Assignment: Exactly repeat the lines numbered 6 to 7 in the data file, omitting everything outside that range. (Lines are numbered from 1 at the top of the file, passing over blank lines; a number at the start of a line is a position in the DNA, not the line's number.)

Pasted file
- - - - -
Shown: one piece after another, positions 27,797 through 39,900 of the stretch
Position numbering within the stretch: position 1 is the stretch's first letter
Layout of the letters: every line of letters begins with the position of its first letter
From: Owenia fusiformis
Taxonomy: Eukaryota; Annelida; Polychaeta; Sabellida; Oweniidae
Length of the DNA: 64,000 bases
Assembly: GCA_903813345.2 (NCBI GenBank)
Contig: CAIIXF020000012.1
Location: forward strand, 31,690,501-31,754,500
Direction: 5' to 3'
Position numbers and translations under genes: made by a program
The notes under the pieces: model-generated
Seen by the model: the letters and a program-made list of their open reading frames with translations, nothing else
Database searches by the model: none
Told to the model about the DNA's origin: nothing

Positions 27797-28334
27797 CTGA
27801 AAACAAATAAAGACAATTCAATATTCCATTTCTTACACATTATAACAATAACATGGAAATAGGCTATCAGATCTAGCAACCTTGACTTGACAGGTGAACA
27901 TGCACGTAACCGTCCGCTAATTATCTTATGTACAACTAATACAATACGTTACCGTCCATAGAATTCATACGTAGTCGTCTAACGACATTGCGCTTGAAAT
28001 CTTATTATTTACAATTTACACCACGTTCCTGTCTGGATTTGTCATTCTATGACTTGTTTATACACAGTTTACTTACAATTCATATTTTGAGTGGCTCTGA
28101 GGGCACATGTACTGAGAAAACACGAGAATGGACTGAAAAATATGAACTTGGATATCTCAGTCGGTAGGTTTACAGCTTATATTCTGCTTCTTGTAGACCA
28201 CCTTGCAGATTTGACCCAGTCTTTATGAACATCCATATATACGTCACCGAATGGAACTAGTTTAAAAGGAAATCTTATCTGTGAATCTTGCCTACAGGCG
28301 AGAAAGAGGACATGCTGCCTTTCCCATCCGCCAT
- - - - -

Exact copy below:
Length of the DNA: 64,000 bases
Assembly: GCA_903813345.2 (NCBI GenBank)